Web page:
The UK's mineral resources are a significant, widely exploited asset, which feed the construction, infrastructure, energy and manufacturing industries. Such resources are finite, however, and they can only be extracted and worked on where they are found.
Recognising this, the government has long sought to safeguard the UK's indigenous mineral resources through the regional and district development planning process by avoiding unnecessary surface development over an underlying mineral resource, also referred to as sterilisation.
Buildings and roads can, for instance, prevent access to minerals below.
The National Planning Policy Framework (NPPF) supports such safeguarding in England. Paragraphs 204 and 206 in particular offer specific direction on the designation and management of defined mineral safeguarding areas, and require that policy-led provision in development plan documents shall 'not normally permit other development proposals in such areas if it might constrain potential future use for mineral working'.
Recognising such prescriptions in the NPPF and the implication for those pursuing potentially conflicting development proposals, the Mineral Products Association and Planning Officers Society published Minerals Safeguarding Practice Guidance in April 2019. The guidance promotes a consistent approach among mineral planning authorities and local planning authorities in directing and applying policy relating to mineral safeguarding areas.
The guidance is essential reading for everyone pursuing development proposals in locations identified for mineral safeguarding. It not only offers insight on the recommended safeguarding decision-making process, but perhaps most importantly it confirms that you should not immediately dismiss all potentially conflicting surface development.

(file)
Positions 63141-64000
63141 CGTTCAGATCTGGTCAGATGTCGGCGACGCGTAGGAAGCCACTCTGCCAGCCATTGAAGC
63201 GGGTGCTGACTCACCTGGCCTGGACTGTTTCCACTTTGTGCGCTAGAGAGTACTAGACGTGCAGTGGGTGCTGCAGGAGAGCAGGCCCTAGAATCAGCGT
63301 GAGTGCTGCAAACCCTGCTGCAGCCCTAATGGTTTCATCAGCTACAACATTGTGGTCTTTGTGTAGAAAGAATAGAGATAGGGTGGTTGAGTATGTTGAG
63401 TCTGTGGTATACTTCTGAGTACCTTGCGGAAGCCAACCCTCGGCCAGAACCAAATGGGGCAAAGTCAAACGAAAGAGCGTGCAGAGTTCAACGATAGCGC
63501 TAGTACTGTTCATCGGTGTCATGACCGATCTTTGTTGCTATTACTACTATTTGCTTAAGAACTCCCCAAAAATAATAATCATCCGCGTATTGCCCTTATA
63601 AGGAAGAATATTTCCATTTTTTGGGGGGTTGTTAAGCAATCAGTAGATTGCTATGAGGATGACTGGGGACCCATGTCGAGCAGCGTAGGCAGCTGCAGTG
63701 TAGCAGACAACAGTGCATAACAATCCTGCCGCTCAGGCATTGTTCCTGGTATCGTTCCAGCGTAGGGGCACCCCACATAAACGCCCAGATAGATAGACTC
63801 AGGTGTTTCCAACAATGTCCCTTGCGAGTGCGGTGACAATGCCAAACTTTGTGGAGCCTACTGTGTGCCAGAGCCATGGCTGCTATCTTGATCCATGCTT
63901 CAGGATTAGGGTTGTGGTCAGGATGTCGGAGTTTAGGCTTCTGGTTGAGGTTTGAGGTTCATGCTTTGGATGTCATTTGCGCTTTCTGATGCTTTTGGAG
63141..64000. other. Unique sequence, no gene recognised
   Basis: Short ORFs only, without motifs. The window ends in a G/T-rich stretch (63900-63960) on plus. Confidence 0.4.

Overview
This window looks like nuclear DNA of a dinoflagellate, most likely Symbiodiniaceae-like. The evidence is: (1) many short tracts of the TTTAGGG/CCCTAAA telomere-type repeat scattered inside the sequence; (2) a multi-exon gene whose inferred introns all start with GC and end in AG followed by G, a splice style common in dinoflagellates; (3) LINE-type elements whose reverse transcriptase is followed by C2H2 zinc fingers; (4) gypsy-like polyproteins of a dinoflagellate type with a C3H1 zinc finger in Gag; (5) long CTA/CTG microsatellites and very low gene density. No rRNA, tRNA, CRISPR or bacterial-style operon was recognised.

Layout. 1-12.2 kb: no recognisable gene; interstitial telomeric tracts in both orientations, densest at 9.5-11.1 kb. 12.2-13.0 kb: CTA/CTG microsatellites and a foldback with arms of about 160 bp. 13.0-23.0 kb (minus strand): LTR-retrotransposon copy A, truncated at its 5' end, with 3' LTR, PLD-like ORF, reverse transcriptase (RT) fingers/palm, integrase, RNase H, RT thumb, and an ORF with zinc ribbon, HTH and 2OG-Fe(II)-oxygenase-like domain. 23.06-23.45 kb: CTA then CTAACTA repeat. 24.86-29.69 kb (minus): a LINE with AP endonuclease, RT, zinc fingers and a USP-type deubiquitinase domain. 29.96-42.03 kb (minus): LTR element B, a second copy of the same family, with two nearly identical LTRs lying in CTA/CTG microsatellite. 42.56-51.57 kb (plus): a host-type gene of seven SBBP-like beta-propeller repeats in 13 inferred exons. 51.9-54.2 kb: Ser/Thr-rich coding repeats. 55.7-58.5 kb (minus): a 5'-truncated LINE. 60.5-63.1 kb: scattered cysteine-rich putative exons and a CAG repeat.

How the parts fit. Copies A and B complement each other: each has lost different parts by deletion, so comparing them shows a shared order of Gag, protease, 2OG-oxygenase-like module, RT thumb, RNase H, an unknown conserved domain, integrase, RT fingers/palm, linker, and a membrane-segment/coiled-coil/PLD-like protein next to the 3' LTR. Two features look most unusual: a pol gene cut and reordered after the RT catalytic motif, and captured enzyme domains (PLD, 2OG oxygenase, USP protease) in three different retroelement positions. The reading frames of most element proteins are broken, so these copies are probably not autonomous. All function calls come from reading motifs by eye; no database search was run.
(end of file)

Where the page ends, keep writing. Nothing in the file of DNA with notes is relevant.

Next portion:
The guidance recommends that such factors be dealt with in a substantiated and consolidated way by a suitably qualified and experienced minerals surveyor in a mineral resource assessment report. The developer would then submit this as part of the planning application to the determining authority for consideration.
Adding paperwork to an already weighty planning application might seem burdensome, but it is also recommended that the assessment include evidence on the economic value of an underlying mineral resource and the prospect of extracting this before development takes place. Undoubtedly such extraction may not always be desirable and, if deemed feasible, developers would need to consider whether it could be accommodated by project timelines. But, pursued correctly, it could add value, save money and improve sustainability, on the basis that the minerals might be recovered for sale or consumption in the supply chain for the project itself.
Recognising the Minerals Product Association's own forecast that some 5bn tonnes of indigenously sourced construction and industrial minerals are required to support the UK's targets for growth over the next 25 years, the NPPF's improved emphasis on the need to safeguard and manage limited resources sustainably is not surprising. The adoption of this guidance by those promoting and permitting development should protect strategic resources and maintain our ability to achieve targets and ambitions for future development sustainably.
Paul Clarke MRICS is partner minerals and waste at Carter Jonas email@example.com
Related competencies include: Minerals management